Dr. Leonard Felder is a Los Angeles based licensed psychologist and co-author of another family oriented book, Making Peace With Your Parents. I had never heard of Dr. Felder prior to finding this book, but he's appeared on Oprah, CNN, CBS' The Early Show, NBC News, A.M. Canada, National Public Radio, and ABC Talkradio. I discovered When Difficult Relatives Happen to Good People quite by accident. I got an email from Barnes and Noble alerting me to a large post holiday sale. I'm a sucker for sales and I'm always looking for new books. I managed to pick up a brand new hardcover copy of this book for about $4. Considering the fact that I'm a public health social worker by training and someone who has a hard time hanging around my own family, I figured it would be a fine addition to my personal library. Having just read When Difficult Relatives Happen to Good People, I can understand why Felder is so popular. He has an easy to understand, conversational writing style that I found easy to relate to. He also offers advice that is both easy to follow and practical, while still reminding his readers that they can't control other peoples' thoughts or emotions, but they can control how they react when relatives start to pluck their nerves.
Dr. Felder uses interesting and realistic scenarios to get his point across to his readers. I often found myself nodding my head as I recognized some of the situations that I've found myself in when I've dealt with my family. For example, I have three older sisters who are driven career women. All three of my sisters keep themselves looking beautiful and polished most of the time, as they pursue their lofty professional goals. I've often caught a lot of grief from my family because I'm more of a housewife than a career woman. I work as a freelance writer on an occasional basis. I'm more comfortable in sweats with my face unpainted and my hair unstyled. My lifestyle works for me and my husband, Bill, but that doesn't always stop my family members from harassing me about the fact that I'm not like them. Consequently, I often find myself avoiding family get-togethers and hating every minute of them when I can't avoid them. I love each individual member of my family, but not when we're all together and personalities start to clash. Dr. Felder offers constructive ideas on what to do if you have a sister who is narcissistic and obnoxious, or a father who gets on your case about your employment status, or a mother who picks on you about your weight. He also offers assurance that family troubles are not unusual. There's no reason to feel like a freak because you can't get along with the people who created you. It happens to a lot of people. Dr. Felder's book offers hope and a chance to make those visits with family more bearable and constructive.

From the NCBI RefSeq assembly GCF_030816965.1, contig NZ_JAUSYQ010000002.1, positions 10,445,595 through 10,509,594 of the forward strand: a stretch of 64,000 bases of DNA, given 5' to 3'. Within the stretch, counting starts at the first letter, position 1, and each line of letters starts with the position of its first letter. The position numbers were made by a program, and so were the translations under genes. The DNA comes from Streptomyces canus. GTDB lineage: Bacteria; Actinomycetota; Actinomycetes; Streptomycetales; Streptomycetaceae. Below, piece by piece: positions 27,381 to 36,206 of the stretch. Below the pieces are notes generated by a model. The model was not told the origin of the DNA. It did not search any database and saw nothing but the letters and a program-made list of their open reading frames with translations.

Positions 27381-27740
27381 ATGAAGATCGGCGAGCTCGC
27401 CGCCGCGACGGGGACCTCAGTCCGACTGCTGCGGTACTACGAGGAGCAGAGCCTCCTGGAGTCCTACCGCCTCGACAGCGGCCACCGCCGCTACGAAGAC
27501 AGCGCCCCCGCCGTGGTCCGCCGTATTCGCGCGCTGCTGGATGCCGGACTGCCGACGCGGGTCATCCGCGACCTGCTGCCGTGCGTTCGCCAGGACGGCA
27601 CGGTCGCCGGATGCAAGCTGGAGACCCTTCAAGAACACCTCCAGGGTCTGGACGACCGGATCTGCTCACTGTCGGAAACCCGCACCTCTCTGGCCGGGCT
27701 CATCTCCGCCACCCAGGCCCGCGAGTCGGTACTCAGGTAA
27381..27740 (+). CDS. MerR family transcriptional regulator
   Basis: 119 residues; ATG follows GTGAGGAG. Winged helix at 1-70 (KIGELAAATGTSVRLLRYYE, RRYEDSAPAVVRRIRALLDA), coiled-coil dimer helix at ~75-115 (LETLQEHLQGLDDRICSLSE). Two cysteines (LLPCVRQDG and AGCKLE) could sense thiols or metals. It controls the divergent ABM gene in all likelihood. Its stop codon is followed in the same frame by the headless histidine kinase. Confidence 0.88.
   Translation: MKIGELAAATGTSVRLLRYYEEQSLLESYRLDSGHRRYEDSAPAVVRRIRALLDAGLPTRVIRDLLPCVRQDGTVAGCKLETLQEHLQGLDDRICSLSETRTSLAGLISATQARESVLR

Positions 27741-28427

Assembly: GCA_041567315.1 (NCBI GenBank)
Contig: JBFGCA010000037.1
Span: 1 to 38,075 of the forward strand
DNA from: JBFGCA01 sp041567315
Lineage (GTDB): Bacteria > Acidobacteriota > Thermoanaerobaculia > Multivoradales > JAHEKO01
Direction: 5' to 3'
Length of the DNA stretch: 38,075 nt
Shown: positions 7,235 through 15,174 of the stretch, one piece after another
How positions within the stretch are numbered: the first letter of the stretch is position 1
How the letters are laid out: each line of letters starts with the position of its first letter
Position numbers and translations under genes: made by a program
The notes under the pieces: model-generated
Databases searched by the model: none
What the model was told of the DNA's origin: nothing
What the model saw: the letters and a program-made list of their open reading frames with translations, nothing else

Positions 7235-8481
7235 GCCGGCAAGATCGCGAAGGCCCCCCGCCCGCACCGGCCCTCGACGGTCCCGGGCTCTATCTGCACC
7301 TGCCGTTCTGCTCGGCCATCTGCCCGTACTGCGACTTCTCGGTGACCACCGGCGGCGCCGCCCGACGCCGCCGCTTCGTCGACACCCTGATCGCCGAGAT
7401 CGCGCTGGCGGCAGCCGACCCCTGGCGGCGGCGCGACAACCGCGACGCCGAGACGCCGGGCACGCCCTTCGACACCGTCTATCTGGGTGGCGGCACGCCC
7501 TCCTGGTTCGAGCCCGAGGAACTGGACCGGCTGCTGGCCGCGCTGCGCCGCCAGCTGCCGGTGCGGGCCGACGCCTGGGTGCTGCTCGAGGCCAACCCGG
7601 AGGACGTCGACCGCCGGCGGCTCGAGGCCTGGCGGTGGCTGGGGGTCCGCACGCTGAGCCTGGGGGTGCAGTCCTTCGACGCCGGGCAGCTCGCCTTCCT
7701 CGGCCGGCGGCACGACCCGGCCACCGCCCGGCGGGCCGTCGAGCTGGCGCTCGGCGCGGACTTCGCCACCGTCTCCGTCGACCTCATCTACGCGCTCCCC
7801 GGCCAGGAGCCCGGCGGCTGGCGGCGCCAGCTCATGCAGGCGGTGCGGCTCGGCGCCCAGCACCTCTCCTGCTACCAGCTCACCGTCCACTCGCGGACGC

One thing I did notice about When Difficult Relatives Happen to Good People is that it does seem a little bit skewed toward those of the Jewish faith (which I am not). Dr. Felder is himself a Reform Jew, so he sometimes uses examples that will be more familiar to those who share his religious preference. However, I will note that Felder is careful to explain whenever he includes a cultural term with which his audience may not be familiar. For instance, when he uses a Yiddish term like mensch, he explains to his readers who may be unfamiliar with the term that mensch is a Yiddish word for "good person". Felder's explanations make the book accessible to everyone, but they also reveal that the book is slightly bent toward people of a certain culture. It's only natural, though, that writers tend to write best when they focus on writing about what they know; Judaism is certainly something about which Dr. Felder knows.
When Difficult Relatives Happen to Good People is divided into ten chapters that are dedicated to certain common issues. For example, Felder devotes whole chapters on dealing with religious disagreements, family battles about food, weight, clothes, and appearance, getting past drugs, alcohol, and other addictive behaviors, and relatives who are just plain intolerant. At the end of the book, there's an appendix as well as a list of suggested reading and sources. I was happy to see that Dr. Felder suggested a book that I read and reviewed last year on Epinions.com, Military Brats: Legacies of Childhood inside the Fortress by Mary Edwards Wertsch-- an excellent book for people who have family in the military.
The 2005 holiday season is now a memory. If you're currently breathing a sigh of relief that the holidays are over because you found hanging out with your family stressful this past year, I urge you to read Dr. Leonard Felder's book, When Difficult Relatives Happen to Good People. Even if none of the scenarios in this book apply to you, you may find yourself comforted at least in the knowledge that you're not alone. There's no need to feel badly just because your family makes you crazy. As Dr. Felder points out in his book's title, it happens to the very best of people.